She was nervous and more than a bit skeptical. Little was known about the experimental treatment that has only recently been made available to patients in Canada with terminal illnesses. But White, who was dying of Stage 4 cancer, was adamant. He was so doped up on pharmaceuticals (including fentanyl, oxycontin, hydromorphine and medicinal cannabis) that his quality of life was non-existent. Even with all the drugs, he could still barely walk.
Currently, Health Canada has only approved psilocybin treatment for people in palliative care. However, a growing number of private companies (startups such as Numinus Wellness, Doseo log y Sciences and H AV N Life Sciences, all in British Columbia) and academic institutions( the University of Toronto and University of British Columbia) are trying to convince government regulators that more money and time should be invested in researching how psi lo cy bin-assisted psychotherapy might be used to unlock some of the mysteries of the human brain.
Dr. Evan Wood, chief medical officer at Numinus on Vancouver Island, says the societal costs of mental illness, addiction and trauma are much too high to ignore the potential breakthroughs that might be possible with psychedelic treatments. “With one in five Canadians currently grappling with debilitating mental-health conditions, we can’t afford not to look at psilocybin seriously,” Wood says, adding that mental illness is projected to cost the global economy US$16-trillion by 2030, according to a recent Lancet Commission report. At Numinus, where they extract psychoactive compounds from plants and fungi, Wood says they are working toward a psilocybin-assisted therapy trial for patients with substance-abuse disorders, as well as depression, anxiety and PTSD.
“A session with psilocybin seems to disrupt this network, reset it and decrease its activity, thus alleviating the symptoms. The changes it appears to be bringing about with people are really profound. It gets at the root of what’s driving people to these mental disorders. Instead of giving them chemicals that numb those feelings, these treatments help you put that trauma behind you.”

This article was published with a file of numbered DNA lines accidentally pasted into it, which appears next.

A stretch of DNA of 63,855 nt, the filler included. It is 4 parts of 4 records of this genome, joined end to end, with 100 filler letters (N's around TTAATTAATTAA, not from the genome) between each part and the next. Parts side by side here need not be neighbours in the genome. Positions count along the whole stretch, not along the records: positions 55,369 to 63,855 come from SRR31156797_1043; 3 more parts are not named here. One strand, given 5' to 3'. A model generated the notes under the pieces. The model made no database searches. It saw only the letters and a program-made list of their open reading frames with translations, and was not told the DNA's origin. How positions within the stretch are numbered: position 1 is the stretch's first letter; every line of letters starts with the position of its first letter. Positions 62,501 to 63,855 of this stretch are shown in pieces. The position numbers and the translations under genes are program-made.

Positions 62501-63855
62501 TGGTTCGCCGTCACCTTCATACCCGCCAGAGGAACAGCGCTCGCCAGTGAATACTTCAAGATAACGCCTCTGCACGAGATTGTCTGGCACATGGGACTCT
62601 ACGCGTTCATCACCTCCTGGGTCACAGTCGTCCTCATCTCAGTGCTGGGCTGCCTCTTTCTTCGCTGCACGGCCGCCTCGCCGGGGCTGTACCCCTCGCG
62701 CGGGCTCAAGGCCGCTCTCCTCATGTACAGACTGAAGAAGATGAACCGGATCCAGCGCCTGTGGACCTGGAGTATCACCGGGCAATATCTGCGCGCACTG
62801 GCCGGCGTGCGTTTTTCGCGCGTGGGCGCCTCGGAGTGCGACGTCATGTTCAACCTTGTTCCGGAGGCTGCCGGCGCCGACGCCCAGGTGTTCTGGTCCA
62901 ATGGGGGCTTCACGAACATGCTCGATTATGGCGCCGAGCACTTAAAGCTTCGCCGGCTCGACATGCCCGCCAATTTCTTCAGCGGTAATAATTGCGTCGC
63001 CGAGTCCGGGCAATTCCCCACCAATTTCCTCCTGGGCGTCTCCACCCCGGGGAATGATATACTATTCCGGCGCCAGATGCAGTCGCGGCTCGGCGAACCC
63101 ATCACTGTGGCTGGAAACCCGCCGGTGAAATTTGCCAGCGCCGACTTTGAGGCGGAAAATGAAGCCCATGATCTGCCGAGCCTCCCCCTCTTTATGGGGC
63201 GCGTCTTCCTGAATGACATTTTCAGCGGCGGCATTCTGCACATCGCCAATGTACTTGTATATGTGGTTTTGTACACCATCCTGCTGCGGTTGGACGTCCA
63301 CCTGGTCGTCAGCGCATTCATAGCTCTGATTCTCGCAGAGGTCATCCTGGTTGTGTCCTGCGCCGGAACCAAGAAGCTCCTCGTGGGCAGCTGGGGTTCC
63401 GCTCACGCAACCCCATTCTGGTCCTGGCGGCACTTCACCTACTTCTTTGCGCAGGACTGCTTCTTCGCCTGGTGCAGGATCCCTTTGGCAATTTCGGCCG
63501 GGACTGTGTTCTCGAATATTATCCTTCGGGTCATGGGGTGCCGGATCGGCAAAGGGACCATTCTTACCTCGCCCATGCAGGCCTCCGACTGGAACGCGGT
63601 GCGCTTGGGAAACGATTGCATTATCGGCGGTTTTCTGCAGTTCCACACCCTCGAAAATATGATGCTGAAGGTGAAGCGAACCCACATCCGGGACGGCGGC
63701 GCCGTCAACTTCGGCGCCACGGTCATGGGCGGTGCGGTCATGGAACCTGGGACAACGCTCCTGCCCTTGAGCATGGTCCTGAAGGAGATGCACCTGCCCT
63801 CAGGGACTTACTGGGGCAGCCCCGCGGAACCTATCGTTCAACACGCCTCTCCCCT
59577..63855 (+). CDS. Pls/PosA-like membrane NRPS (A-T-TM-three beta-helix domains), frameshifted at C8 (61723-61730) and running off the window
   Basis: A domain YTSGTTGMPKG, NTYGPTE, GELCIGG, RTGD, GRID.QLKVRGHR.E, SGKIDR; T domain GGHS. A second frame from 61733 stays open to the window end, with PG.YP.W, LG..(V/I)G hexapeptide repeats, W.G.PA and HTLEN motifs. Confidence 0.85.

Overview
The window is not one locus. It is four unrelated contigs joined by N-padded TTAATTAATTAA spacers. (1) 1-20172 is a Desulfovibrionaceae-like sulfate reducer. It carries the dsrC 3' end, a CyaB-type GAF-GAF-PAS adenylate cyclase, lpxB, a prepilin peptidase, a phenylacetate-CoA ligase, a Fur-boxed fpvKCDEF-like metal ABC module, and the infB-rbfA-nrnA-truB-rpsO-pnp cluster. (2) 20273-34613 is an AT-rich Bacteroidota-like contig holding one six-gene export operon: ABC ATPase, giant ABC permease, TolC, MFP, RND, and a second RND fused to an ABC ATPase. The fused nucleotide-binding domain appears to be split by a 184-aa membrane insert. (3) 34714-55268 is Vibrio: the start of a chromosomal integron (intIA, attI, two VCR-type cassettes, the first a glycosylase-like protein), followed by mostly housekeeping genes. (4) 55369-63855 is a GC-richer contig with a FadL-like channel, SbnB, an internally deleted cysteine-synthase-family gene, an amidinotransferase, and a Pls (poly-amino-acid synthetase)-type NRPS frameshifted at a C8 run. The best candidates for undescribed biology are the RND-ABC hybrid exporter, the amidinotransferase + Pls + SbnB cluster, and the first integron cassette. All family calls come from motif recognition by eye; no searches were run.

Dr. David Mokler, professor emeritus of pharmacology at the University of New England and an adviser to HAVN Life, says public demand for plant-based medicines is the catalyst driving some governments to slowly start lifting restrictions on psilocybinbased treatments.
He warns that people need to be cautious. “Phase 3 trials are under way, but until we have blind proof of efficacy, I would not recommend these treatments to my patients,” Blier says. “The danger is that people hear about these treatments and go buy mushrooms from illicit sources. Some mushrooms are toxic and I fear for their safety.”
White died 19 days after his appointment on Jan. 20, 2021, at the age of 46. However, the quality of life he enjoyed in his final days was a gift that Crewe believes all palliative patients should have access to.
“To me this alternative treatment should be treated the same as medically assisted dying. It should be made available to anyone who wants it.”